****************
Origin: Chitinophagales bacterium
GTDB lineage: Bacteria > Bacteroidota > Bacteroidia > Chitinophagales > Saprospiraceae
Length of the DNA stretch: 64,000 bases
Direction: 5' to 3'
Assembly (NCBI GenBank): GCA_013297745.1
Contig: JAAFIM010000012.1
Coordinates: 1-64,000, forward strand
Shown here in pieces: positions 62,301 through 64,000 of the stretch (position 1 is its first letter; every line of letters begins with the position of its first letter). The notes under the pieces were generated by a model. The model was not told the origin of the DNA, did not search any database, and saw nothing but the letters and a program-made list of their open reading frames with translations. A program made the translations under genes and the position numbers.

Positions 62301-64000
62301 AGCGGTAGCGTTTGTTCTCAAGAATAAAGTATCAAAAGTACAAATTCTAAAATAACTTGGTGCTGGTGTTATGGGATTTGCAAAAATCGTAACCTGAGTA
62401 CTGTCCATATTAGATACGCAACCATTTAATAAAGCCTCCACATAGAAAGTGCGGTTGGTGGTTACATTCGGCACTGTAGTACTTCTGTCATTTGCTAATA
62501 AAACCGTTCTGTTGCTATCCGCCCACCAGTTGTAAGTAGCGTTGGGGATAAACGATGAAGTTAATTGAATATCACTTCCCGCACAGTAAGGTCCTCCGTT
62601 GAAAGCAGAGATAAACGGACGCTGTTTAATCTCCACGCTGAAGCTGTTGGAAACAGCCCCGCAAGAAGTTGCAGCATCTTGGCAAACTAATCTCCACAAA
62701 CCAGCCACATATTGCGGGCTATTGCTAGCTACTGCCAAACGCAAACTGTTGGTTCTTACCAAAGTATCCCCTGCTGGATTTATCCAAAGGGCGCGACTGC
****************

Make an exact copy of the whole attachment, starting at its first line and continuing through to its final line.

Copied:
Origin: Chitinophagales bacterium
GTDB lineage: Bacteria > Bacteroidota > Bacteroidia > Chitinophagales > Saprospiraceae
Length of the DNA stretch: 64,000 bases
Direction: 5' to 3'
Assembly (NCBI GenBank): GCA_013297745.1
Contig: JAAFIM010000012.1
Coordinates: 1-64,000, forward strand
Shown here in pieces: positions 62,301 through 64,000 of the stretch (position 1 is its first letter; every line of letters begins with the position of its first letter). The notes under the pieces were generated by a model. The model was not told the origin of the DNA, did not search any database, and saw nothing but the letters and a program-made list of their open reading frames with translations. A program made the translations under genes and the position numbers.

Positions 62301-64000
62301 AGCGGTAGCGTTTGTTCTCAAGAATAAAGTATCAAAAGTACAAATTCTAAAATAACTTGGTGCTGGTGTTATGGGATTTGCAAAAATCGTAACCTGAGTA
62401 CTGTCCATATTAGATACGCAACCATTTAATAAAGCCTCCACATAGAAAGTGCGGTTGGTGGTTACATTCGGCACTGTAGTACTTCTGTCATTTGCTAATA
62501 AAACCGTTCTGTTGCTATCCGCCCACCAGTTGTAAGTAGCGTTGGGGATAAACGATGAAGTTAATTGAATATCACTTCCCGCACAGTAAGGTCCTCCGTT
62601 GAAAGCAGAGATAAACGGACGCTGTTTAATCTCCACGCTGAAGCTGTTGGAAACAGCCCCGCAAGAAGTTGCAGCATCTTGGCAAACTAATCTCCACAAA
62701 CCAGCCACATATTGCGGGCTATTGCTAGCTACTGCCAAACGCAAACTGTTGGTTCTTACCAAAGTATCCCCTGCTGGATTTATCCAAAGGGCGCGACTGC